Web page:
During the Cold War, dog tags for children seemed to be mostly everywhere
I was a student at Murch Elementary School in the early 1950s. In addition to the pointless duck-and-cover drills, I have a memory of being issued dog tags. I know this was done in other cities. Have I created a false memory or did this occur in District public schools?
— Terry Gans, Longboat Key, Fla.
Yes, some District schoolchildren had dog tags. But were they “issued” to students? Not really.
Before we examine the local practice, let’s scour the nation, thanks to Answer Man’s army of readers. Patricia G. Roberts of Great Falls, Va., wrote: “I can confirm that as a child in New York public schools in the fifties, I was issued a dog tag. It contained my name, my father’s name and my address. In fact I still have it.”
Janet Davis of Frederick, Md., got one in the early 1950s when she was a student in Houston. “It’s just like a military tag in size and shape, aluminum, and stamped with my full name, my mother’s full name, our street address, city and state, and a letter ‘P’ for Protestant,” she wrote. “That last was for proper final rites, I guess, if my remains were found under my school desk.”
Tags weren’t always metal. John Howell grew up in Saginaw, Mich. He received a plastic dog tag after being blood-typed at around age 9. “I knew very early in my life that I was A +,” he wrote. “My tag was about the size of a grocery store loyalty card. It was color-coded by blood type. Mine was yellow.”
Doug Bietsch got a cardboard dog tag in Chambersburg, Pa., in October of 1962, during the Cuban missile crisis. It had emergency contact information on it, and he wasn’t allowed on the school bus without it. As it was made of paper, he didn’t think it would survive a nuclear conflagration.
Emily White remembers the dog tags that came in the mail when she was a first-grader in Florence, Ala., in 1961. Earlier, her parents had filled out a form supplied by the local Red Cross chapter. “I remember my father opening the envelope and giving out the dog tags to our family,” wrote Emily, who now lives in Arlington, Va. “Each dog tag had the person’s name, home address, date of birth and blood type.”
But what about the District? Andy Moursund, who now lives in Kensington, Md., wrote: “I went through D.C. public schools from 1951 through 1962 — at Eaton, Hearst, Deal and Wilson — and while we had the occasional air raid drill during elementary school, we never were issued dog tags.”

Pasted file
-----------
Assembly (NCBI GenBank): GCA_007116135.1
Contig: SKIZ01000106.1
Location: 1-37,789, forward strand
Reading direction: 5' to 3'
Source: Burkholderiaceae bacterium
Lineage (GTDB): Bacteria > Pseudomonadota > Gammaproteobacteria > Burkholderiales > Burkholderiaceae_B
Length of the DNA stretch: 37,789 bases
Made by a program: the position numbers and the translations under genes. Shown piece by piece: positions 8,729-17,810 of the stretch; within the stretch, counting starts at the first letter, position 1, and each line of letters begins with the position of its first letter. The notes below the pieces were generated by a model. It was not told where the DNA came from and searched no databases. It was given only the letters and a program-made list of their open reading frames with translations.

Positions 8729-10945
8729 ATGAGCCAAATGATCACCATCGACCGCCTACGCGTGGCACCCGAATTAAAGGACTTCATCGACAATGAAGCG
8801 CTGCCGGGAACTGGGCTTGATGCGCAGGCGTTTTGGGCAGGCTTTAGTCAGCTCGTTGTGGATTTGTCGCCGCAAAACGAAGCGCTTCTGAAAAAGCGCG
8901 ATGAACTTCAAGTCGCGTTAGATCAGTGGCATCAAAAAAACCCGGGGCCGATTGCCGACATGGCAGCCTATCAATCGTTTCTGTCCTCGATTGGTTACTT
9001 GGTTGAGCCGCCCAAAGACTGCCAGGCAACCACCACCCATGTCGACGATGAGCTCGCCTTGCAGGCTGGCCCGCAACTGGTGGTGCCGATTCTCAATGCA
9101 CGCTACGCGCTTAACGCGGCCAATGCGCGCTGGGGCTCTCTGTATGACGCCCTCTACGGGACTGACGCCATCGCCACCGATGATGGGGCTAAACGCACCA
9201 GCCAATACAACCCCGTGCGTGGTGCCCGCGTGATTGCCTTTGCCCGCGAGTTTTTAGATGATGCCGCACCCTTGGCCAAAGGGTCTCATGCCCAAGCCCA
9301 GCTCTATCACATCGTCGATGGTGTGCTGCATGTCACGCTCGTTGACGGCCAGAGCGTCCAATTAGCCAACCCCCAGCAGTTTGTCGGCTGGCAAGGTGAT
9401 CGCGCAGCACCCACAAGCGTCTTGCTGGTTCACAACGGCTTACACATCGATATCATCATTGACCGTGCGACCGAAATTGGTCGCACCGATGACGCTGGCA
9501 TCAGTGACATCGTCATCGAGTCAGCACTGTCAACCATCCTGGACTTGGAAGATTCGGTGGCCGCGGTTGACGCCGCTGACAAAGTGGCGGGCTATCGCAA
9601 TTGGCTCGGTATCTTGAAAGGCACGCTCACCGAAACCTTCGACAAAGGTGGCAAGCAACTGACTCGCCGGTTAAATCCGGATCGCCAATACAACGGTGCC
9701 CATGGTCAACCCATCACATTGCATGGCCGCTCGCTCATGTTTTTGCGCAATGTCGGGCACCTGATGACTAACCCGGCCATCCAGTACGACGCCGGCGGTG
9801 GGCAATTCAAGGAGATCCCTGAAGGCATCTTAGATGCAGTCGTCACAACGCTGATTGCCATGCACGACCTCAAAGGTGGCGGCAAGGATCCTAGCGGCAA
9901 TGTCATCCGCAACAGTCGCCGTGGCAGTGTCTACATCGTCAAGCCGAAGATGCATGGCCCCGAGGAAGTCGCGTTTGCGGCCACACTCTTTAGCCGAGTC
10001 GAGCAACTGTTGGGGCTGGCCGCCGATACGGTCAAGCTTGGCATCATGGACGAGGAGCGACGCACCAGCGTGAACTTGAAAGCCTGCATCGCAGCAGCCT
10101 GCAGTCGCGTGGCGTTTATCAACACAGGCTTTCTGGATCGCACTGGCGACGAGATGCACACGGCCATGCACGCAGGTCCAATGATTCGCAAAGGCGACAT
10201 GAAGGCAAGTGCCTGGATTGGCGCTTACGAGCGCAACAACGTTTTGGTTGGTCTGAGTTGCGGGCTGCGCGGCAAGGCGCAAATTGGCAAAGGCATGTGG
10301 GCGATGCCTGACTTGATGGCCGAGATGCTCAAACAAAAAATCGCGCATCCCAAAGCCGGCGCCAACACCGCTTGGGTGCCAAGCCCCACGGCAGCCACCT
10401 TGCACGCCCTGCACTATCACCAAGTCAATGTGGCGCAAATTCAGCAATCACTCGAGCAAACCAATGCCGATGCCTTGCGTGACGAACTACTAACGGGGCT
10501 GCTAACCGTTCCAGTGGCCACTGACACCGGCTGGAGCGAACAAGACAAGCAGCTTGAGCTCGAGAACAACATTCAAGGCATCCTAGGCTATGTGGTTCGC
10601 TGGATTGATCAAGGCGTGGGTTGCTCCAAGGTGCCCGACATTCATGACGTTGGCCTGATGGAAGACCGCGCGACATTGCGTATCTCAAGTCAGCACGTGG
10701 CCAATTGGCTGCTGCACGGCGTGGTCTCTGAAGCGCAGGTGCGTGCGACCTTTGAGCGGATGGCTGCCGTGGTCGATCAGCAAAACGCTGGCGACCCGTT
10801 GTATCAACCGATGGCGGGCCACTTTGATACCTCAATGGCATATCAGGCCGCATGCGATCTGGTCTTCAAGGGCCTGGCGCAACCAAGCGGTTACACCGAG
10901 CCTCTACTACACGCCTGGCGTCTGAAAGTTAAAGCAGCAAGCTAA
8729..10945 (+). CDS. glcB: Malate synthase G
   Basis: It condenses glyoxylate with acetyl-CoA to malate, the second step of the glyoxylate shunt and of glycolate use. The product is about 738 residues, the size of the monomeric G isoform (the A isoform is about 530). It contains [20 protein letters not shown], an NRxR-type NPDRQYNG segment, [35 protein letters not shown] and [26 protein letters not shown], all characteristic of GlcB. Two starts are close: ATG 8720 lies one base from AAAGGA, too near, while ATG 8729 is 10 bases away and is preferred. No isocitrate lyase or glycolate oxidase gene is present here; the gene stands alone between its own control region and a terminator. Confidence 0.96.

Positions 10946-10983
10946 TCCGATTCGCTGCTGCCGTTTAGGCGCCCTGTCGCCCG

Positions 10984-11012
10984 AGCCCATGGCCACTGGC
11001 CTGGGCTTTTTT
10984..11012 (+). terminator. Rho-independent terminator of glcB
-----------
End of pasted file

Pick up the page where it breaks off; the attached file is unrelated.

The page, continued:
The District’s Lucia S. Hatch went to Eaton, too, but during World War II. She had a dog tag that she wore on a chain around her neck. “I also chewed on it, as perhaps you can tell from the photo,” she wrote.
Maryanne Kendall went to Murch Elementary about seven years before our question-asker. “I do remember that we were issued dog tags,” wrote Maryanne, now of Reston, Va.
While many readers say they were “issued” dog tags by their school, Peggy Robin, who grew up in Atlanta in the early 1960s, raised a clarifying point. Wrote Peggy, who now lives in the District: “As I recall, it wasn’t a giveaway; the offer came from a for-profit enterprise that was allowed to market to schoolchildren through in-school handouts and application forms.”
Here’s what happened in the District: During its April 16, 1952, meeting, the school board heard from a city civil defense official who recommended that all District citizens “provide themselves with a permanent identification tag, capable of withstanding the modern methods of attack and for the purpose of facilitating speedy and accurate post-attack registration; the reuniting of families, and the notification of next of kin.”
At its May meeting, the board approved the distribution of order forms. They decided to start in elementary schools. The tags would be 2 ¾ inches by 1 1/8 inches, embossed with the child’s name, address and an identification number unique to each family. Each tag and chain would cost 50 cents, and its purchase would be voluntary.
One school board member asked: What about families that couldn’t afford tags? This was a matter for the PTAs, was the answer.
Those “modern methods of attack” were on a lot of Americans’ minds during the Cold War. Proof was hanging from the necks of some — but not all — District students.
Next week: Washington’s civil defense dog tag scandal.
When Lucia S. Hatch was at D.C.’s Eaton Elementary School, she wore her dog tag, a bit chewed on, on a chain around her neck.